For the Birds: Migrants are arriving

Monday, April 29, 2019

Great Blue Herons on nests at Kenmore Park and Ride
Photo by Elaine Chuang


By Christine Southwick


Great Blue Herons are nesting at their heronry located at the Kenmore Park and Ride on Bothell Way and 73 Ave. This heronry has at least 37 active nests!

The heronry has at least 37 active nests
Photo by Elaine Chuang
The Ospreys have returned from Mexico or lower California, and the ones taking up housekeeping in Shoreline are located on at Hamlin Park near Shorecrest High School, and on the North City water tower.

I am certainly enjoying hearing these pairs calling.

Red-winged Blackbirds are back at Cromwell Park and at Echo Lake. 

Even though there are Red-winged Blackbirds in other locations in western Washington, the vegetation in our area dies back, so “our” Red-winged Blackbirds don’t show up until the cattails and reeds start leafing out.

The Wilson Warblers are arriving from lower California. I have heard at least two of them, one near my house.

Juvenile Hairy Woodpecker on
woodpecker type suet feeder
Photo by Christine Southwick
(through a window)

I haven’t seen any flycatchers here in Shoreline, but they are showing up in areas with tall leafy trees, especially near rivers and wetlands like in Duvall.

Merlins, using tall top-exposed trees found in Shoreline, will be building/ renewing their nests soon. These Merlins could be returning from South America, with the males returning first, and their partners joining them here later.

Some bird newbies are showing up at feeders:

I saw a juvenile Anna’s Hummingbird learning to use the feeder— it would take a drink, then lean back and flap its wings to keep its balance -- juvenile hummingbirds fledge (fly from their nests) before their bills have grown to full length.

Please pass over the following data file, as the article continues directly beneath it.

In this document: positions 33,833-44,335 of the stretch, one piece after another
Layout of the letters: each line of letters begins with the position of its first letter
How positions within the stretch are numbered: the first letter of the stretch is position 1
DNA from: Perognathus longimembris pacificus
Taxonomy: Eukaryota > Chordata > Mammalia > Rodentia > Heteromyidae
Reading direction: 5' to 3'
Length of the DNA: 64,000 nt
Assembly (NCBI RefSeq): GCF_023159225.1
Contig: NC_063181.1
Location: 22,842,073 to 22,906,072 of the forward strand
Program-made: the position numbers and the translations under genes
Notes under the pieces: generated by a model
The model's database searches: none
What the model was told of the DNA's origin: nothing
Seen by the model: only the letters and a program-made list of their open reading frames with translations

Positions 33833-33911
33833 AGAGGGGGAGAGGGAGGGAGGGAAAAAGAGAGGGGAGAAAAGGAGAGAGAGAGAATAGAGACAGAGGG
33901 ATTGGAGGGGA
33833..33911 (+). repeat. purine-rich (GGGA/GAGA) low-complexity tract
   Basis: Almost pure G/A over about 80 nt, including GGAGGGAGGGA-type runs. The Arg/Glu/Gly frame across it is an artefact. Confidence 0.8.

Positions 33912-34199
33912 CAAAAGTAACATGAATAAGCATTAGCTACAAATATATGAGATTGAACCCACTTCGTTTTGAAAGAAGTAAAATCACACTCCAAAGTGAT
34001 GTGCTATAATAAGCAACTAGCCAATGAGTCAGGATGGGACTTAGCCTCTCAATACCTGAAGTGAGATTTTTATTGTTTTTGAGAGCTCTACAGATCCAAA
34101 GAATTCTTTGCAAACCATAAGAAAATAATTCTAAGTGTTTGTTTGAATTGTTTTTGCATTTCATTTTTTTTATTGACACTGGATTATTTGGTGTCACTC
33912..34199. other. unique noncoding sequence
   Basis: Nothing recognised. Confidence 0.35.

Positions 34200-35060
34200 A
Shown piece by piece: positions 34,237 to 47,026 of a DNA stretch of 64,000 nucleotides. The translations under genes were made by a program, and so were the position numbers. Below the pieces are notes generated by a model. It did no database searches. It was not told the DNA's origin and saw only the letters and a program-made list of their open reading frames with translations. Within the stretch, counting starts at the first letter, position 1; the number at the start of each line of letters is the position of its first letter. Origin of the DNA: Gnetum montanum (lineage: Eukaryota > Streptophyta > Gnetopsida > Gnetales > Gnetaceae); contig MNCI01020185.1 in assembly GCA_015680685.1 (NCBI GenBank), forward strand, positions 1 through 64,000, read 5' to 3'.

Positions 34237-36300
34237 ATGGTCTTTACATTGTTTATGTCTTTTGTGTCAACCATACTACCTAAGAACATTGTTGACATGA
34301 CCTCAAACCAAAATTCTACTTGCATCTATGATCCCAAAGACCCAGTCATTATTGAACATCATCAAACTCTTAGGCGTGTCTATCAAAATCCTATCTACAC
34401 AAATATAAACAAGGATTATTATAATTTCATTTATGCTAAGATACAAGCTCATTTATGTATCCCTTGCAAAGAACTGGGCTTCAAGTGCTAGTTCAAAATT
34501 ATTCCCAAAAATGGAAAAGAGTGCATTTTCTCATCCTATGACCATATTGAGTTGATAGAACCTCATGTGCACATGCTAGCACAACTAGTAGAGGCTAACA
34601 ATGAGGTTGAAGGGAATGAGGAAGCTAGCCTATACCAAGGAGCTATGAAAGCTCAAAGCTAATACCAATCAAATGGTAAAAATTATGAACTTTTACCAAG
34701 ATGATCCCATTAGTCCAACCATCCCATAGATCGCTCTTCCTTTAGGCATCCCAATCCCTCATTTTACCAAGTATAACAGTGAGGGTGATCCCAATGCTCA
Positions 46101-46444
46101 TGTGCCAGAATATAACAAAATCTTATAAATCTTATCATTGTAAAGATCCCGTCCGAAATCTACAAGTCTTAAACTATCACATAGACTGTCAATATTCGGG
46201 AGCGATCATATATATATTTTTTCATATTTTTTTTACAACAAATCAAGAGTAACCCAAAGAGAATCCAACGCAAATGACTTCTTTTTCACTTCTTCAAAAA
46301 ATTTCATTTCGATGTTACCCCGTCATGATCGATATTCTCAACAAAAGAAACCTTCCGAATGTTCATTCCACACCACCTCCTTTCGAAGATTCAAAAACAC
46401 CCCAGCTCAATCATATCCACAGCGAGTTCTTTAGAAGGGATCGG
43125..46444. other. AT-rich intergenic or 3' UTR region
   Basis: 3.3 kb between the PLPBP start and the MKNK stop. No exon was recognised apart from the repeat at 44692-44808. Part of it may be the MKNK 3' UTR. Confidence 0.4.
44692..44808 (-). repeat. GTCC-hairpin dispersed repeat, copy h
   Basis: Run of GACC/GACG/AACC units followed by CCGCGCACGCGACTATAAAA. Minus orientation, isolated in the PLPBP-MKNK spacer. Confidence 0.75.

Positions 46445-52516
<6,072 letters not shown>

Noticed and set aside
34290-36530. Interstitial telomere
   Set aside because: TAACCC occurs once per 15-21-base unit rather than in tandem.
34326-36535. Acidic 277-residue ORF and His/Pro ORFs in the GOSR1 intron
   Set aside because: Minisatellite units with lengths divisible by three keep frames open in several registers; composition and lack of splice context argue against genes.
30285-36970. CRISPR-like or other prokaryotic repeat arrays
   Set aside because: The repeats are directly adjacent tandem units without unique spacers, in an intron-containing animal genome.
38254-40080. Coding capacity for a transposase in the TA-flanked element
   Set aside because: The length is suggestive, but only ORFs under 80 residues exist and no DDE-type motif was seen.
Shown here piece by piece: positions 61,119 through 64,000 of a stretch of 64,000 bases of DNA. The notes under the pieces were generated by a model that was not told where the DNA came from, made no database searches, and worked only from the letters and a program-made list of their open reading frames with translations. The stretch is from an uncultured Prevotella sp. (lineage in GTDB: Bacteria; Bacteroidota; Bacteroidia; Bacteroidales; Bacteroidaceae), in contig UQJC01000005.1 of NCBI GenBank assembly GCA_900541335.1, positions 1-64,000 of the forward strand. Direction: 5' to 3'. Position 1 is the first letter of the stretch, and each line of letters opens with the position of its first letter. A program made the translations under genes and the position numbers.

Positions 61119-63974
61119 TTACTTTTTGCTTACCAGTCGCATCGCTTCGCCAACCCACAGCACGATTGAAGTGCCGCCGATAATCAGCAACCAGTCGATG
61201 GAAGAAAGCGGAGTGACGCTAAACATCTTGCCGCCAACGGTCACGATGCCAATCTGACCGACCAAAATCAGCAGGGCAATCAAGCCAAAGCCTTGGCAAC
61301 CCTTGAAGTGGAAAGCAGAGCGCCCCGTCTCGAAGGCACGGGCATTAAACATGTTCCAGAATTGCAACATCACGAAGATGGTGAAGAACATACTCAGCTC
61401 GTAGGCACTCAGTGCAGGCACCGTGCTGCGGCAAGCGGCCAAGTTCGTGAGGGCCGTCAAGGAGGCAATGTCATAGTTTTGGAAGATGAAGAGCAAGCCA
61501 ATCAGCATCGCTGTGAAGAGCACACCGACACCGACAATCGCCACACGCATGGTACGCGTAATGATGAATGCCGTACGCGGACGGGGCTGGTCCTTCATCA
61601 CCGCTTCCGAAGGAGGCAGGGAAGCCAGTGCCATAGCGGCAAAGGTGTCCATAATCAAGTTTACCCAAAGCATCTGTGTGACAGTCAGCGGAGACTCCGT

I also had a juvenile male Hairy Woodpecker using the suet feeder designed for woodpeckers.
  
How did I know that it had recently fledged? Because there is still red on the top of his head (woodpeckers in the nest all have red coloring on the tops of their heads (believed to help the parents locate their young in the many-holed nesting tree). This coloring fades within a month of leaving their nest.

Bewick's Wren feeding nestlings
Photo by Greg Pluth
Bewick’s Wrens and chickadees (both black-capped and chestnut-backed) are feeding their first brood of nestlings right now.

Song Sparrows, Spotted Towhees, and Dark-eyed Juncos all nest on the ground from now through August (may have more than one brood), so please keep your dogs leashed, and watch for nests where you weed-whack.

Yellow Warblers, Orange-crowned Warblers and other warblers are wending their way northward, and if you haven’t seen them yet, keep your eyes skyward (actually treeward). 

They will come!



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